Delivery of thermostabilized chondroitinase ABC enhances axonal sprouting and functional recovery after spinal cord injury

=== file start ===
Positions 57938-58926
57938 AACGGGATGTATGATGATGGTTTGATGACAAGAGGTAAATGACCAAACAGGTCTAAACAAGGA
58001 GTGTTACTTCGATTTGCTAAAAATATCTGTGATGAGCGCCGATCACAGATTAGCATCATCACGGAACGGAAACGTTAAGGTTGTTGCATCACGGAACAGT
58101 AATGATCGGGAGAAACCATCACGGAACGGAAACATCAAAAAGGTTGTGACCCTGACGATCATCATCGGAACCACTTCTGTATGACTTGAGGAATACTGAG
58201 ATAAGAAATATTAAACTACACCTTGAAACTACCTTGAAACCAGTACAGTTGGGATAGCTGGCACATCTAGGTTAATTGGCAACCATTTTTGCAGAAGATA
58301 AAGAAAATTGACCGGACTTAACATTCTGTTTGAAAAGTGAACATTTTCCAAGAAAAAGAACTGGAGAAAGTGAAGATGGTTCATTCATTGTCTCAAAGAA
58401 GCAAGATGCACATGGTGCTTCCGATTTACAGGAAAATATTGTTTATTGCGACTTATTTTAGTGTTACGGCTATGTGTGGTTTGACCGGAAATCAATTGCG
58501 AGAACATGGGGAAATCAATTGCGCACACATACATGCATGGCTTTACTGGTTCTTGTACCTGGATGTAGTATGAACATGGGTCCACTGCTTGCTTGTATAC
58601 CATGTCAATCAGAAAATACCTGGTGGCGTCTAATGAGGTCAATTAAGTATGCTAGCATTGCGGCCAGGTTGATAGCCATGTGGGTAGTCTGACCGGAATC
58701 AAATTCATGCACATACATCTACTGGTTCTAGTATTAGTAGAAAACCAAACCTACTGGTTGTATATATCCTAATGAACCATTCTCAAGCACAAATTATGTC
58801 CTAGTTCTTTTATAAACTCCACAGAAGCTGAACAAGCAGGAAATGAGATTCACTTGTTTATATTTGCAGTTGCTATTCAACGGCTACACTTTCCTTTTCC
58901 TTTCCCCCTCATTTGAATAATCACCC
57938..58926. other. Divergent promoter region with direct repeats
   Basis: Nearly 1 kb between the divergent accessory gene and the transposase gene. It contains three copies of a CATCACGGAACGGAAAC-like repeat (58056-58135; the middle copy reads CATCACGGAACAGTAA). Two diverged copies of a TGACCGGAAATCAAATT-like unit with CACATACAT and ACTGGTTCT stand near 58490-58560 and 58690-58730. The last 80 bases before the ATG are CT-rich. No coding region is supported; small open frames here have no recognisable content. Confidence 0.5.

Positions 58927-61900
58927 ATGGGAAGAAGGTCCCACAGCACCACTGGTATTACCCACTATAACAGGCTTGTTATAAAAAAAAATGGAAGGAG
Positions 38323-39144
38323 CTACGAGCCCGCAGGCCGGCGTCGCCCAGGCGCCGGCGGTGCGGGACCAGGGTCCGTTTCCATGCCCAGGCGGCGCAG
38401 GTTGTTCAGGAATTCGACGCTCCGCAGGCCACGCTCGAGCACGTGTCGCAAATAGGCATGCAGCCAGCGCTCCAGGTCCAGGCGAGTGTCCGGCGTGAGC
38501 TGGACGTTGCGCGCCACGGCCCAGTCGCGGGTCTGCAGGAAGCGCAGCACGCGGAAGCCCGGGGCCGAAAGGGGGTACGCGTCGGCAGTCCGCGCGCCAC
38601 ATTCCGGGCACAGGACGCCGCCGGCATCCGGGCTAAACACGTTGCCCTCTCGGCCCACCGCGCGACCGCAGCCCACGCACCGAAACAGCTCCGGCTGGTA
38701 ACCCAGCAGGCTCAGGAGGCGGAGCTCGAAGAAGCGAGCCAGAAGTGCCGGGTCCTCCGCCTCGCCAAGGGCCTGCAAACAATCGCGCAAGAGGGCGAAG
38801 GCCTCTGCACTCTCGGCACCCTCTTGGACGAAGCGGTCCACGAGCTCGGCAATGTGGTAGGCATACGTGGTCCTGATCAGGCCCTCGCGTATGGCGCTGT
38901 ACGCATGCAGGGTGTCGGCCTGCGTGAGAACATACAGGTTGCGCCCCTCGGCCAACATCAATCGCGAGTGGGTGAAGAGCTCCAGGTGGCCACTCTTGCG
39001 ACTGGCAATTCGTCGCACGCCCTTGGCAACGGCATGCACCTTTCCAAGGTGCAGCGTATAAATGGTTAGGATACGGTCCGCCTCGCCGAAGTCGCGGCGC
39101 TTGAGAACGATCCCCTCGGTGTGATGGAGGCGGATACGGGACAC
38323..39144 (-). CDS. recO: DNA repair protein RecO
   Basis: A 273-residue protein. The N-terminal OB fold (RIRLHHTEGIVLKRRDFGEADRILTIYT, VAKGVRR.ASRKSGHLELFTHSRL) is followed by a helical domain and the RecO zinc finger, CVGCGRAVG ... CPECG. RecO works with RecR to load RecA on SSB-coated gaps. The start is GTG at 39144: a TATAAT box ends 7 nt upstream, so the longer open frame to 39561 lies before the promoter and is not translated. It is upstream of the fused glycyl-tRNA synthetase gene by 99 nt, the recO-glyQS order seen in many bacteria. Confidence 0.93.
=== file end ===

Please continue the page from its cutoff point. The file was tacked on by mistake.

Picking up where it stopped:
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Chondroitin sulfate proteoglycans (CSPGs) are one major class of axon growth inhibitors that are upregulated and accumulated around the lesion site after spinal cord injury (SCI), and result in regenerative failure. To overcome CSPG-mediated inhibition, digestion of CSPGs with chondroitinase ABC (chABC) has been explored and it has shown promising results. chABC digests glycosaminoglycan chains on CSPGs and can thereby enhance axonal regeneration and promote functional recovery when delivered at the site of injury. However, chABC has a crucial limitation; it is thermally unstable and loses its enzymatic activity rapidly at 37 ºC. Therefore, it necessitates the use of repeated injections or local infusions with a pump for days to weeks to provide fresh chABC to retain its enzymatic activity. Maintaining these infusion systems is invasive and clinically problematic. In this dissertation, three studies are reported that demonstrate our strategy to overcome current limitations of using chABC and develop a delivery system for facilitating chABC treatment after SCI: First, we enhanced the thermostability of chABC by adding trehalose, a protein stabilizer, and developed a system for its sustained local delivery in vivo. Enzymatic activity was assayed by sodium dodecyl sulfate-polyacrylamide gel electrophoresis (SDS-PAGE) and dimethylmethylene blue (DMMB), and conformational change of the enzyme was measured via circular dichroism (CD) with and without trehalose. When stabilized with trehalose, chABC remained enzymatically active at 37 ºC for up to 4 weeks in vitro. We developed a lipid microtube-agarose hydrogel delivery system for a sustained release and showed that chABC released from the delivery system is still functionally active and slowly released over 2 weeks in vitro. Second, the hydrogel-microtube system was used to locally deliver chABC over two weeks at the lesion site following a dorsal over hemisection injury at T10. The scaffold consisting of hydrogel and chABC loaded lipid microtubes was implanted at the top of the lesion site immediately following injury. To determine effectiveness of topical delivery of thermostabilized chABC, animal groups treated with single injection or gel scaffold implantation of chABC and penicillinase (P'ase) were included as controls. Two weeks after surgery, the functionality of released chABC and the cellular responses were examined by immunohistological analysis with 3B3, CS-56, GFAP and Wisteria floribunda agglutinin (WFA). The results demonstrated that thermostabilized chABC was successfully delivered slowly and locally without the need for an indwelling catheter by using the hydrogel-microtube delivery system in vivo. The results demonstrated that released chABC from the gel scaffold effectively digested CSPGs, and therefore, there were significant differences in CSPG digestion at the lesion site between groups treated with chABC loaded microtube-hydrogel scaffolds and controls. Third, a long term in vivo study (45 days) was conducted to examine axonal sprouting/regeneration and functional recovery with both a single treatment each of microtube loaded chABC or Neurotrophin-3 (NT-3), and a combination of them by using the hydrogel-microtube delivery system. Over the long term study period, the treated animals showed significant improvement in locomotor function and more sprouting of cholera toxin B subunit (CTB)-positive ascending dorsal column fibers and 5-HT serotonergic fibers around the lesion site. We demonstrated that this significant improvement of chABC thermostability facilitates the development of a minimally invasive method for sustained, local delivery of chABC that is potentially a useful and effective approach for treating SCI. In addition to that, we demonstrated that combinatorial therapy with chABC and neurotrophic factors could provide a synergistic effect on axonal regrowth and functional recovery after SCI.